Helloo0O Ladies and Gentlemen!
Welcome back to Graceland Ontario, your one stop location for success advice from the greats. Today, we’re doing a post about moving past the fear of failure (dedicated to my brother, who’s birthday it is today).
So, as you may or may not know, I am a musician as well a writer (and, man, I don’t think you can have better occupations than those). And I perform all over the place − with my brother. But we all have to start somewhere.
I remember a couple years ago being backstage at a school Talent Show. Everyone was going green in the face, looking like Macbeth when he realized his overconfidence would be his ruin. Guitarists suddenly lost mastery of their instrument, singers’s voices died, dancers started getting cramps.
And, like many, I began tapping my feet and fidgeting, as I always do when I’m freaking out.
So, I started talking to my brother. I’ll tell you, I was a senior and it was his first Talent Show. What’s more, he was brand new to the school. But it didn’t matter. He was standing there, as calm as can be.
I said, “well, it’s a big crowd. Don’t get your hopes too high.” All the usual crap you’ll start saying when you’re about to do a show. And you’re scared.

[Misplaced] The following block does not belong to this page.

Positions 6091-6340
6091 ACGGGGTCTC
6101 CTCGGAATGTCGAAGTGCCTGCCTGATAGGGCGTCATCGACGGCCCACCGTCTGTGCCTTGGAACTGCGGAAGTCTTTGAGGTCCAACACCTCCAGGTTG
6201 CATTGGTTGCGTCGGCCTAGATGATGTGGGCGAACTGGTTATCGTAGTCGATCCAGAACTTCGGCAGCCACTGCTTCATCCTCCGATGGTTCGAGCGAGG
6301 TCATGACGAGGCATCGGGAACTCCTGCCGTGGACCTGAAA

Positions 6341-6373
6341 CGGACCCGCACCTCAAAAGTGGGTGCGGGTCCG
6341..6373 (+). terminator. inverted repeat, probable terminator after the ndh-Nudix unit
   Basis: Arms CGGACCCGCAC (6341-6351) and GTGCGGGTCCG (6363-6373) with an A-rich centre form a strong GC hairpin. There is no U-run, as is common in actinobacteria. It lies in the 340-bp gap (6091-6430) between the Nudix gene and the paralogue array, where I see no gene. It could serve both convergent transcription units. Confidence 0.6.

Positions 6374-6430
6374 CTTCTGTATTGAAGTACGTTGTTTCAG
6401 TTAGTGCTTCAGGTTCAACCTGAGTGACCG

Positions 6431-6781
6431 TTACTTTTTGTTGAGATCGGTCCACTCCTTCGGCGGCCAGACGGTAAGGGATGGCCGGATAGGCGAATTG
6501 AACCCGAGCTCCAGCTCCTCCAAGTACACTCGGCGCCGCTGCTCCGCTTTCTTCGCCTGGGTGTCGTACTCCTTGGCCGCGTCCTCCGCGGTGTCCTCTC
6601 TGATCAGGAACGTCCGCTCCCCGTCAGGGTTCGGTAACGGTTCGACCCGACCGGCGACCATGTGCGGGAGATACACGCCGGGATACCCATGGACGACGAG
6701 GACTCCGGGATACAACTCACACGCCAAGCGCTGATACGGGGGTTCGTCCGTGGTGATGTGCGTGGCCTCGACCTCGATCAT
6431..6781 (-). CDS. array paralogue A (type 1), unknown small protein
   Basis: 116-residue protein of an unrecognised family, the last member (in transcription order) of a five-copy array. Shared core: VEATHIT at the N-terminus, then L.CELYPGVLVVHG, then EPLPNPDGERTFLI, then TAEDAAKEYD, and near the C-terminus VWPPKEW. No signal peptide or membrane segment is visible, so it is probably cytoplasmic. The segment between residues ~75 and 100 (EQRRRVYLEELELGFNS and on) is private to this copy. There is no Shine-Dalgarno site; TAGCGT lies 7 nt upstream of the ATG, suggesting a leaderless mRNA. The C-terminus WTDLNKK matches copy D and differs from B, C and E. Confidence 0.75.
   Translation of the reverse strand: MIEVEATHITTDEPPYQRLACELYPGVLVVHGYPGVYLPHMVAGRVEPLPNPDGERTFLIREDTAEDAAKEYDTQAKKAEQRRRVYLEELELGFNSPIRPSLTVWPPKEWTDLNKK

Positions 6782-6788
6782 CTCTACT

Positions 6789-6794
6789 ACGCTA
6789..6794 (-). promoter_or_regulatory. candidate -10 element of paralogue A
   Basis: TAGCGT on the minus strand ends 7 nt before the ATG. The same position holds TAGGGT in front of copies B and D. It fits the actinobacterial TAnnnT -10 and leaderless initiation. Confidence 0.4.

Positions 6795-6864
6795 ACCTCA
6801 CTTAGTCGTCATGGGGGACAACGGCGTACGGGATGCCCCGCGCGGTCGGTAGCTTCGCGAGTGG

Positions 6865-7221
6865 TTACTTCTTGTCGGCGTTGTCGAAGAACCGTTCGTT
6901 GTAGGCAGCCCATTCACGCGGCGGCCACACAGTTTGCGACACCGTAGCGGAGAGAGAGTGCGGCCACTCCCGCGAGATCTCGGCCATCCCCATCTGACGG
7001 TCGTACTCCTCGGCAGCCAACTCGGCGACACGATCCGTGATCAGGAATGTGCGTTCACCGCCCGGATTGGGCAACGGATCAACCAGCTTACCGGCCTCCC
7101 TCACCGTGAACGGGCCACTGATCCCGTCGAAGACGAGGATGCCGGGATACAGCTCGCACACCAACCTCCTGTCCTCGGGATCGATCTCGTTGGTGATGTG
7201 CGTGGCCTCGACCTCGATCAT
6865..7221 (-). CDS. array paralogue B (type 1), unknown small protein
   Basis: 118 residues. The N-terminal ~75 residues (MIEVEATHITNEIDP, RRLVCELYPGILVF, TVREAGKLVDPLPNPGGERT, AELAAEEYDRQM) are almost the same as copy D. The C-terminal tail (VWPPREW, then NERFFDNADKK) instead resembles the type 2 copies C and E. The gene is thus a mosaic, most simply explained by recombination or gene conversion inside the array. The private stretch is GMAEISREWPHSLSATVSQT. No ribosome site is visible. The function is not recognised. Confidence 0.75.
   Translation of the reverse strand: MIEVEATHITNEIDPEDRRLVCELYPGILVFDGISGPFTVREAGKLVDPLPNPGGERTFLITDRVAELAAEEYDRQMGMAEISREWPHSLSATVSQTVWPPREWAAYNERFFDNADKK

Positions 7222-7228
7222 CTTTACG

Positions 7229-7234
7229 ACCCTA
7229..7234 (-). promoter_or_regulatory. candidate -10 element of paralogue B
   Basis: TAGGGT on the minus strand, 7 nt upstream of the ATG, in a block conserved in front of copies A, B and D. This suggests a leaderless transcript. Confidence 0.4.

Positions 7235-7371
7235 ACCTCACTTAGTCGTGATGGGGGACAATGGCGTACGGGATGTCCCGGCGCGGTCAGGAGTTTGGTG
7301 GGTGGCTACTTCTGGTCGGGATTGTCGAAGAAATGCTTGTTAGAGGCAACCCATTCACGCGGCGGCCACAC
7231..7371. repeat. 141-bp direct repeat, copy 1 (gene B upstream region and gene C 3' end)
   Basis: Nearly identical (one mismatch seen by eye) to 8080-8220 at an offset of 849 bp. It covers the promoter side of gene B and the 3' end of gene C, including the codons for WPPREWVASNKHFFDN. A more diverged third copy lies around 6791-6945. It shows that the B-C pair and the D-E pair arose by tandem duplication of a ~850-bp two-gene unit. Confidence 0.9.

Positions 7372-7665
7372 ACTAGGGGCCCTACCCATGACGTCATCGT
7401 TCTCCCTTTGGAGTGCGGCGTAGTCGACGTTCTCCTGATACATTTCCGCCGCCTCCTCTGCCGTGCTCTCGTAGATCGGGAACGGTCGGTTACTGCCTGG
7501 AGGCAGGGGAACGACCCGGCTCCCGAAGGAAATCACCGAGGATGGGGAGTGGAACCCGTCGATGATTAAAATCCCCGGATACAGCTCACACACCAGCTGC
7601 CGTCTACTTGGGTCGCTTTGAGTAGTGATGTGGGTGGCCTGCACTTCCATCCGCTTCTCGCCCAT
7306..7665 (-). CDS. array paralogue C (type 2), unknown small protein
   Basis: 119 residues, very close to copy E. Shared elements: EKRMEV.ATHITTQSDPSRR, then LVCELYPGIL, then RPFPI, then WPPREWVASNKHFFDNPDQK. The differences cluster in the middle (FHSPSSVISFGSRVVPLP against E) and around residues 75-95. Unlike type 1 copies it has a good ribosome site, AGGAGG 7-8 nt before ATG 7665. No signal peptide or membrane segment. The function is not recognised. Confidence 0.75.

But my brother nearly lost his temper, “so what? It’s a show? You’ve played them before, haven’t you?!”
I wasn’t convinced. “But these are high school students. They’re harder to impress than some.”
I tried one last time to freak him out. “But look at everyone else around − they’re all scared”.
And God be thanked he didn’t bite my nose off. “And they’re acting like idiots! We’ve practiced this a million times. And we’re good. Calm down!”
And you know, I did. Long enough to perform the number. Long enough to stand through the judging. And would you believe it, we won third place. My brother, first year in the school, had accomplished what I’d never done by myself in all the years previous.
So, what am I saying? Take it easy when you’ve got to perform, for a show, for a business presentation, when you’re talking about something uncomfortable with a family member. If you’ve played smart, you’ve practiced a ton of times and you’re prepared. If not, you’ve got to do your best anyways, and freakin’ out won’t help.
After all, as my bro said, you’re good. It’s only a matter of telling the people at the other side of the table that. And you’ve only gotta relax and speak with passion to get that settled.
Thanks for reading, talk to you later, and happy birthday, bro!